Do I really need a real estate agent ?
The answer is: YES! Why don’t I ?!
Who pays the commission to the buyer’s agent?
The Seller. Seller signs the listing agreement which lists the total amount of the commission for the sale. The listing agent will split the commission (normally half and half) with the buyer’s agent only if the buyer
has an agent, if not, the listing agent keep the whole commission. Also, most sellers choose not to provide the consent necessary for a listing agent to represent both buyer and seller.
Why not represent yourself and directly negotiate with the seller’s agent?
Because seller’s agent works for the seller! You will be operating at a severe informational disadvantage. And the seller pays the total amount of commission for the sale according to the listing agreement which is in place before the property is listed no matter whether the buyer has an agent or not. If you do not have an agent, how will you know the comparable properties to and the current market price of the property that you want to purchase? Zillow and Trulia no longer sync data from the MRIS and you have very limited access to all the true and accurate sales history. Accurate data is essential to making and negotiating an offer, operating in competing bidding situations and closings.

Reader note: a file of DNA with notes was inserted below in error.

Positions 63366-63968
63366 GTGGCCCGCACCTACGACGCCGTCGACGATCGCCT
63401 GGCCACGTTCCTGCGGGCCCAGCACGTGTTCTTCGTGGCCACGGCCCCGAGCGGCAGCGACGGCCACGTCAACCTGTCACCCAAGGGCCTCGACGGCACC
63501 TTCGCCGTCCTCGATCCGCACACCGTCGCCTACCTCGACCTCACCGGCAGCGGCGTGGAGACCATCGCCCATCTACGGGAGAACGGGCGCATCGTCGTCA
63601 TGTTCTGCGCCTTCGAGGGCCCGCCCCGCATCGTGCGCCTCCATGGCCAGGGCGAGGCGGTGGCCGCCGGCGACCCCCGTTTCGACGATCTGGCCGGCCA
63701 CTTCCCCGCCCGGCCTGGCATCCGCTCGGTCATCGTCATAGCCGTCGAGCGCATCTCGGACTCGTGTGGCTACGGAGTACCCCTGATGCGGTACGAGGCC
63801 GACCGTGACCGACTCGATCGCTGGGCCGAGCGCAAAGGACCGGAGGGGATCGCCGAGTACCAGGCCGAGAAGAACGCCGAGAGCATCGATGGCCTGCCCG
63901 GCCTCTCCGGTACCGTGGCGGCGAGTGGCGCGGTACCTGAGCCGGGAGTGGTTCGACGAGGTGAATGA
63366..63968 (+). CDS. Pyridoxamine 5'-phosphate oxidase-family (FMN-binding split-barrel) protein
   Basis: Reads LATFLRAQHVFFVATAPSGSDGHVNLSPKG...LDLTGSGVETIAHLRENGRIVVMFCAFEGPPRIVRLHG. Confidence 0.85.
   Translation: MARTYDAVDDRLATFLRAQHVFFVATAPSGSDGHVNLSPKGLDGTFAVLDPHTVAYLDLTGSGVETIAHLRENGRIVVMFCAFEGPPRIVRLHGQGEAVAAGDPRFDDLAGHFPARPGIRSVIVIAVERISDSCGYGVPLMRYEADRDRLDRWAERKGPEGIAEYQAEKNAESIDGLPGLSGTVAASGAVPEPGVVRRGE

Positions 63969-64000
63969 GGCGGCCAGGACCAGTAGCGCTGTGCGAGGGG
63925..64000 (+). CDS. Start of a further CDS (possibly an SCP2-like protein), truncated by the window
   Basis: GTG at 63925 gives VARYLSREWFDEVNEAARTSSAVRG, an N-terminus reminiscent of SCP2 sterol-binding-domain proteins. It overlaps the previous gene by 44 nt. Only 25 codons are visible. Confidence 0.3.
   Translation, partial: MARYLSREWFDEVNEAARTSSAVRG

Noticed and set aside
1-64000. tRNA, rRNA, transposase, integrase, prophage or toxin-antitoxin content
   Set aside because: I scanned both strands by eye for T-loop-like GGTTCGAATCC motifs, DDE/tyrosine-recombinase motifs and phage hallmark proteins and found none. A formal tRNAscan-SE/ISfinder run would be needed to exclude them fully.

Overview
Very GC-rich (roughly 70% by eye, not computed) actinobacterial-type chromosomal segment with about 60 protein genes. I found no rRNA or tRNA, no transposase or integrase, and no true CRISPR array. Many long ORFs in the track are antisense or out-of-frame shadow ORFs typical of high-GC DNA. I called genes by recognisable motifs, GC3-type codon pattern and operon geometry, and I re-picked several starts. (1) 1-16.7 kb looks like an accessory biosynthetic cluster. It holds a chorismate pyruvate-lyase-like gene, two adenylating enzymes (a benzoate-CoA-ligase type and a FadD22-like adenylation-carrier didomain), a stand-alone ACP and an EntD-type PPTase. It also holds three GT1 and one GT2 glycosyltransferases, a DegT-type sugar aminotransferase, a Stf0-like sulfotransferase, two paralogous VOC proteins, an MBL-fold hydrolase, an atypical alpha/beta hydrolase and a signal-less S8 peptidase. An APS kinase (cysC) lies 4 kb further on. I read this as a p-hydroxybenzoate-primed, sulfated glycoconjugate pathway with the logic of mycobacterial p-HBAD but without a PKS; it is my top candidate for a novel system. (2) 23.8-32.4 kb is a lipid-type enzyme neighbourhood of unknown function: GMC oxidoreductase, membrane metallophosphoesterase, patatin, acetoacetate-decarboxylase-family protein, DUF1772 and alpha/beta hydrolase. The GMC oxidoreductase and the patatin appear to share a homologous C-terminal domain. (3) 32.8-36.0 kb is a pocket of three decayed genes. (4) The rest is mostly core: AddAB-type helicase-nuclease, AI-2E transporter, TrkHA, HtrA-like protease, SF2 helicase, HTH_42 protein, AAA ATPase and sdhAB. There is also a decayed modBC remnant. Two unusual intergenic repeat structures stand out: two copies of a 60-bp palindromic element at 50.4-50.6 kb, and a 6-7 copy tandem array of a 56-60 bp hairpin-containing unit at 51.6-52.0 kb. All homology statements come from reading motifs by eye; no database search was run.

Should you use the same Agent as the Seller reduce the commission?
Agent will not be acting solely in Buyer’s interest. Also, if seller’s agent is disclosed to be a dual agent and represent both buyer and seller, which stance will the agent take?
So, why would you risk the possibly biggest investment in your life by not working closely with a trustworthy agent?
What can a full-time professional buyer’s agent do for you?
Apart from hearing about listings before homes are available to the public, I can:
- Tour the house and provide you frank opinion on the property from a professional’s view.
- Provide data on comparable sales from the tax rolls.
- Provide sales data from MLS based on map searches.
- Pull property profiles reflecting sales history, property data, demographics and neighborhood services.
- Obtain a copy of the home’s historical documents.
- Pull facts and trends about an area.
- Look for hidden issues relating to the property. Prevent potential future losses if you purchase the property.
- Suggest offer writing strategy.
- Prepare a strong offer that presents the buyer in the best light based on market demands and agent interaction / networking.
- Negotiate the deal, including an a situation involving multiple competitive bids.
- Review documents for loopholes, and obtain disclosures.
- Provide a buffer between you and the seller’s agent.
- Recommend reputable contractors and vendors.